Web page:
Ever since the Impossible Burger debuted in July 2016, there's been a low-frequency buzz about the vegetarian "meat." Unlike other plant-based burgers, this one looks just like a juicy beef patty, and the taste is far from those tired black-bean pucks that have long haunted the meat-free scene. But I wondered: Would it stand up to a real hamburger? I decided to find out at Narrative, the new Cherry Creek restaurant inside the equally new Jacquard Hotel at 222 Milwaukee Street, which offers both kinds of burger with exactly the same accoutrements. And I wasn't alone: My lunch companion was Scott Gold, author of The Shameless Carnivore: A Manifesto for Meat Lovers.
"We definitely wanted to have a veggie burger option, and the Impossible Burger was something that not only tasted great, but also had a little bit of a following," says Paul Nagan, Narrative's executive chef. "It also piques curiosity for our guests who have to ask what it is."
That's where heme comes in. Heme is a molecule that carries iron and is found in both plants and animals. It's what gives meat some of its meaty taste. Food scientists were able to extract DNA from soy bean plants, insert it into yeast DNA, and then let the yeast do its thing, creating a sort of liquid heme that's added to the solid plant proteins, giving the Impossible Burger its meaty essence, the bloody color it's known for and the classic burger smell.
Nagan isn't the only chef giving Impossible a go. "I like that when I cook it...it has the aroma of searing meat, and I was embarrassed to admit that cooking a veggie burger made me hungry at the time because it smells so good," says Cameron Mengel, chef/owner of True West Kitchen inside American Bonded. Mengel added Impossible's product to his menu after debating over it and one other veggie burger. "Texturally it has a bite that surprised me, as it chews like meat — not an easy feat for a veggie burger."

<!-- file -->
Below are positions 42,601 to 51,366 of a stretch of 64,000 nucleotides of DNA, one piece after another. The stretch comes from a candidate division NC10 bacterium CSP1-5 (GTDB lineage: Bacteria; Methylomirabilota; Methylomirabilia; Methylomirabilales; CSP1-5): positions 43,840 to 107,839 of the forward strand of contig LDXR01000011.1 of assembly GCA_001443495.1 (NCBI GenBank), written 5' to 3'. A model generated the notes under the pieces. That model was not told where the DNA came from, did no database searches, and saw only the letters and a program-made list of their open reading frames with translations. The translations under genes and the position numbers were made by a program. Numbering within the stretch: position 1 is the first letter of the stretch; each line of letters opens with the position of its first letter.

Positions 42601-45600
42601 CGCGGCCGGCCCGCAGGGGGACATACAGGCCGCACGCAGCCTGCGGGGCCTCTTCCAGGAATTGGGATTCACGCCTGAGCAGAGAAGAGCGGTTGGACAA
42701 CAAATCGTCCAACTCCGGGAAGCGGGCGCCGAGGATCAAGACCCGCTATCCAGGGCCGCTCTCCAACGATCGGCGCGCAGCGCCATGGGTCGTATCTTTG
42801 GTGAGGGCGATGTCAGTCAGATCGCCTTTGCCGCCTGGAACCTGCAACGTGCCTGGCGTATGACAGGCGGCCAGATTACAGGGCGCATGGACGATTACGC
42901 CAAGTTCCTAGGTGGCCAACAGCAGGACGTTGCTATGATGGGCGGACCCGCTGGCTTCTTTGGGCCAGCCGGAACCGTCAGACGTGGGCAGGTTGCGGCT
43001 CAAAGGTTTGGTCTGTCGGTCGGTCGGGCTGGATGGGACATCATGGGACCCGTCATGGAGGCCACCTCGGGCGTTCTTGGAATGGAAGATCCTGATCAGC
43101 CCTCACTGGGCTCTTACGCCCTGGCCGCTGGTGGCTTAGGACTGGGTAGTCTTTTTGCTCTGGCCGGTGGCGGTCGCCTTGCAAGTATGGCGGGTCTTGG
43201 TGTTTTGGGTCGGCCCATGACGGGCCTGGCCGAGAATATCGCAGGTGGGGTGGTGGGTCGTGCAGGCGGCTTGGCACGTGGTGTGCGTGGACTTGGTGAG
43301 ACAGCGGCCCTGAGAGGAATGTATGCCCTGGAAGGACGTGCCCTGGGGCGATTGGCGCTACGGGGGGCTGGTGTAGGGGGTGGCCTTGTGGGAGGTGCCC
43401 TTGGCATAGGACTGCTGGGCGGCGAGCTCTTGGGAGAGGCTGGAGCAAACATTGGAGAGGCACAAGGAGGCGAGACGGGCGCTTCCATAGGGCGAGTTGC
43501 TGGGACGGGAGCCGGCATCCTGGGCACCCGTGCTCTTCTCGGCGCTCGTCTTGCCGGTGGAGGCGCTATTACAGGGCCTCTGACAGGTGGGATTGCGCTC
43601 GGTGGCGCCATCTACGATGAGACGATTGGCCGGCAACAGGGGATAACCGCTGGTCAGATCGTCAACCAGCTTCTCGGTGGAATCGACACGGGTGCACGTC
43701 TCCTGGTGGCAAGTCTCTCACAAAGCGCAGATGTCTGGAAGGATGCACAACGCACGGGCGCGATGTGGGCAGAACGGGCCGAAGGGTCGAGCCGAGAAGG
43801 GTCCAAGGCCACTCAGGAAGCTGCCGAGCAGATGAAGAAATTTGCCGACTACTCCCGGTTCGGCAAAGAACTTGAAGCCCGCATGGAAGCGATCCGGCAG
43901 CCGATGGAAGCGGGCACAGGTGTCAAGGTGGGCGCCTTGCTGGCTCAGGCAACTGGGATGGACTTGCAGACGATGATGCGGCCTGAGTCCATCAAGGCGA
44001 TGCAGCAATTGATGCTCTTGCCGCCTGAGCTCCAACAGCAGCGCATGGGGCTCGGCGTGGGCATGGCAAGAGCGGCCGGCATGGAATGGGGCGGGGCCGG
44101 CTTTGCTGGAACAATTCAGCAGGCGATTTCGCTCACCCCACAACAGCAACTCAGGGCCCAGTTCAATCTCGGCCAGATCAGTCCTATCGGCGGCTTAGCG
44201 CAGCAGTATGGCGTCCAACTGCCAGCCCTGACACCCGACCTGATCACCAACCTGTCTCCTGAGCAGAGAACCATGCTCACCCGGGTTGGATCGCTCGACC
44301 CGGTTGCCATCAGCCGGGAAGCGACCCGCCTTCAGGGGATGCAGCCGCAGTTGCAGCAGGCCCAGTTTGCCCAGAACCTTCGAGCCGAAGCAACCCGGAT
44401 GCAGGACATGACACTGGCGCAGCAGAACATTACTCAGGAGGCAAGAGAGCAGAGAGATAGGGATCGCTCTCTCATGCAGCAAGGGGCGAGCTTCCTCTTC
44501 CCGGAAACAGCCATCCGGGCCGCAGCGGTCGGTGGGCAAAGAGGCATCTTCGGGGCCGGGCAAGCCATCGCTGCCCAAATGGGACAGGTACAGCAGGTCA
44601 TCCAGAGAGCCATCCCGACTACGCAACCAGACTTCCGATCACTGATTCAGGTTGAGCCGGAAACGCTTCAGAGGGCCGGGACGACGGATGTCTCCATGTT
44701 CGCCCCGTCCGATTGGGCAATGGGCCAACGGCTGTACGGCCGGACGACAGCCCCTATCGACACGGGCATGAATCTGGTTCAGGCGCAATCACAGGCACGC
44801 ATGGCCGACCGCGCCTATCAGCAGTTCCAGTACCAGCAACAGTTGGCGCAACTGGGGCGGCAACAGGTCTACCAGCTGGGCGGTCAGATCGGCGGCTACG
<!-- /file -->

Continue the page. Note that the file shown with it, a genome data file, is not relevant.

Back at Narrative, Nagan serves the Impossible Burger the same way he does the Jacq cheeseburger: with pepper Jack cheese, crispy fried onions and tomato jam. We ordered the dry-aged beef burger medium-rare, because that's the best way to cook high-quality beef and because word has it the Impossible Burger can be served medium-rare, too — fake blood and all.
"I'd been led to believe by the Impossible folks that this new faux-meat concoction mimicked real animal flesh, right down to the fact that it oozed a blood-like substance," says Gold. "Sadly, this was not to be the case. I've seen photos of bloody Impossibles before, but this one wasn't among them."
"Obviously it doesn’t taste just like our dry-aged beef patty, but the texture is as close to beef as we’ve found in a vegetarian burger," says Nagan. "For a meatless burger, we think it’s a pretty close contest."
Gold agreed — a real surprise, given his meat-loving nature.
"I've eaten a lot of fake meat in my day, from textured vegetable protein to seitan, tofu-based analogs, tempeh, you name it, mostly to see how much they differed from the real McCoy," says Gold, adding that he will always pick a real meat burger any day. "Of all these, Impossible 'meat' has them beat, and handily. The mouthfeel and elasticity of the protein was similar to, I'd say, a minor-league-baseball stadium hamburger, or the kind you'd get at summer camp."
"When you want a non-insulting veggie burger, you want the best possible option," says Mengel. "The Impossible met that for me in spades."
Do your own taste test with the Impossible burger at the two aforementioned shops, as well as at The Woods in The Source Hotel and Market Hall, all locations of Highland Tap & Burger, Rhein Haus, both locations of Steuben's and Hopdoddy Burger Bar, to name a handful of Denver joints.